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Minority Report Meets GarageBand: Airborne Beats is Hand-Controlled Music Making

From the Lab: Airborne Beats from Oblong Industries on Vimeo. With hand gestures recalling those that first reached the mainstream in Minority Report, “Airborne Beats” lets you make music just by gesturing with your hands and fingers in mid-air. You can drag around audio samples, and make gestures for control, controlling both production and performance. Coming from the labs at Oblong, it’s the latest etude in a long series of these kind of interfaces (see below). They in turn point out this could work with any time-based interface. And because of the nature of the interface, it also makes those …

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Little White Box: A Look at the Ambitious Kinektron Music-Making Cube

How much music making can you pack into a space-age, sealed white box? Developers Kinektron proposed one solution last month. To examine their design direction so far, we turn to Create Digital Music’s summer intern in industrial design, Arvid Jense. Arvid is completing unique dual studies in Media Music (at the ArtEZ Conservatorium, Enschede) and BSc Industrial Design Engineering (at the University of Twente), both in the Netherlands. He’s working with us to research instrument design and musical interaction, and doing a set of studies and design experiments related to our own MeeBlip open source synthesizer. (More on Arvid and …

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Music Performance as Real-Time Special Effect: Kinect Jamming Gets More Futuristic

The V Motion Project from Assembly on Vimeo. It’s all real – in a manner of speaking. And it’s all real-time. But just what is a live performance made with cameras, gestures, and projection? It’s worth watching The V Motion Project and pondering those possibilities, amidst the flashy visual eye candy. It’s certainly optically impressive. It’s music made to be watched (and, in the video, filmed with iPhones and whatnot). Watch a second time, and you wonder: as we reach a new peak of maturity, decades into alternative interface design, what will come next? To say that this is a …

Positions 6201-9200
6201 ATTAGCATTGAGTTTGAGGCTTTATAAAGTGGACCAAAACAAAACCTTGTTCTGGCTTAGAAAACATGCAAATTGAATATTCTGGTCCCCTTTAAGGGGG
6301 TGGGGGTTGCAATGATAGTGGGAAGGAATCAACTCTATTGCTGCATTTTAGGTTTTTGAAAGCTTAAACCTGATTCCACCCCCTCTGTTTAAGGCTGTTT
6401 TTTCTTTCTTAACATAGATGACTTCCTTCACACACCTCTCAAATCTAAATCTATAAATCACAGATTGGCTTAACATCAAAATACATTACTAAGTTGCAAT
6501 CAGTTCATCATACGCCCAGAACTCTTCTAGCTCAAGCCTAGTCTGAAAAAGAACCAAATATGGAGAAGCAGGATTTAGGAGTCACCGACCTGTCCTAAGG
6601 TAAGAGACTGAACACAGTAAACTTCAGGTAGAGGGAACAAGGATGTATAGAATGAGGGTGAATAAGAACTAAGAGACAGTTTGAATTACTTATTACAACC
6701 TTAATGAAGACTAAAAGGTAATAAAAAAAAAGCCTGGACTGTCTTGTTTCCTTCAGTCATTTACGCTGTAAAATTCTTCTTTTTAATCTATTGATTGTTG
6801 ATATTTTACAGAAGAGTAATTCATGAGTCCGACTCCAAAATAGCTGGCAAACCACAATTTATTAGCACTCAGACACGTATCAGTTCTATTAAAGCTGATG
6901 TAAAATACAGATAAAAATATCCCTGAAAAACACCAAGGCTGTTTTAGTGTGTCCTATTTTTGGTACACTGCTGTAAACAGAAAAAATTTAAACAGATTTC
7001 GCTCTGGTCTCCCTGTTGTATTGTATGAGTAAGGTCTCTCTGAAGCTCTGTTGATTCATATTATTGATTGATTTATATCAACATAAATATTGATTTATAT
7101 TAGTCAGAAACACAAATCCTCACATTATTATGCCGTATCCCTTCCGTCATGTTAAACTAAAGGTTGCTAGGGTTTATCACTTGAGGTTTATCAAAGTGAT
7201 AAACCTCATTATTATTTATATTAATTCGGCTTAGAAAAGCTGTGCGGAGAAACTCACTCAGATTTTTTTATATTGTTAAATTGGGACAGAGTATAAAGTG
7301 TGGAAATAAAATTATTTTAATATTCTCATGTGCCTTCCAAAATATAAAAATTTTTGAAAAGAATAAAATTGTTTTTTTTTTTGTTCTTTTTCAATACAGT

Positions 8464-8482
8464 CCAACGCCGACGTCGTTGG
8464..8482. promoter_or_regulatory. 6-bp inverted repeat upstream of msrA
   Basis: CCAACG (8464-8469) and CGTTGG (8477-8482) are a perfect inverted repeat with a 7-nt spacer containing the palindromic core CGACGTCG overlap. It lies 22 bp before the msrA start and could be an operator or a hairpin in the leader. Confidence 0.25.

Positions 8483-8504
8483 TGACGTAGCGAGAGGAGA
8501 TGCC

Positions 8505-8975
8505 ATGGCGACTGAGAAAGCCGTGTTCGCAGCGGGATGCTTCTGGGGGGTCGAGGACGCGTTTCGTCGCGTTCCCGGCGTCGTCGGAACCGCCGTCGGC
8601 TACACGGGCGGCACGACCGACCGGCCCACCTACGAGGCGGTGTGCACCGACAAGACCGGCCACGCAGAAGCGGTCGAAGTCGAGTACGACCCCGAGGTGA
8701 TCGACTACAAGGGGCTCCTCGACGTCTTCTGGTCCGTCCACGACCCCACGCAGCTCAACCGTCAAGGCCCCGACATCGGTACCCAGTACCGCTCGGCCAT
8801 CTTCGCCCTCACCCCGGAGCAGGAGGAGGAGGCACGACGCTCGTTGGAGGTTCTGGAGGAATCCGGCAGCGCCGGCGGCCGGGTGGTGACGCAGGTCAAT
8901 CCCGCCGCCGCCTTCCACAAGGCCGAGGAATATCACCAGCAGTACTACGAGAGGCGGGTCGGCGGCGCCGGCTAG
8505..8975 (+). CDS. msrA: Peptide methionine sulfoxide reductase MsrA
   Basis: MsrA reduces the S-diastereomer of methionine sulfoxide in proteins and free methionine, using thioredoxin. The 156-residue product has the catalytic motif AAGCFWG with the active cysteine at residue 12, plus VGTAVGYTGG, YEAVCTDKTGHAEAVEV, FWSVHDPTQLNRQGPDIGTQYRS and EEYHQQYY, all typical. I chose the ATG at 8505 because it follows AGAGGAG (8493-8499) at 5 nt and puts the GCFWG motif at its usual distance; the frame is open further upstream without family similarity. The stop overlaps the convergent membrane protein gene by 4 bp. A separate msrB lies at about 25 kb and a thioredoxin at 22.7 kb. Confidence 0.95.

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Arm Tracks: All-Body-Controlled Ableton Live, with Kinect, Brings Shirtless Musical Innovation

As it happens, hunching over your computer does not center your body and mind. So, drawing from yoga and other practices, Adriano Clemente is getting his whole body into the act of making music. While Kinect is not a perfect solution for every vision application, either in tracking capability or latency, it is stunningly good at following your skeleton through space. And here, using moderated, slow-moving motion, the body can navigate musical worlds with applomb. With apologies to everyone staying up late at night working on tracks in your undies, it’s also a convincing excuse to perform music without shirt …

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Syntact is a Futuristic Gesture Interface That’s Tactile – Without Touch

Here’s how interfaces normally break down. You’ve got your conventional, tactile interfaces, like a knob. You’ve got your touch interfaces, which lack tactile feedback (you touch them, but they don’t push back). You’ve got your gestural interfaces, which have you waving your hands in the air without touching anything and without any tactile feedback. (They’re generally the most challenging, because your brain has no feedback for what it’s doing.) Syntact creates an entirely new category. It’s a gestural interface, of the “waving your hands around in the air” sort. But while your hand is in mid-air and isn’t touching anything, …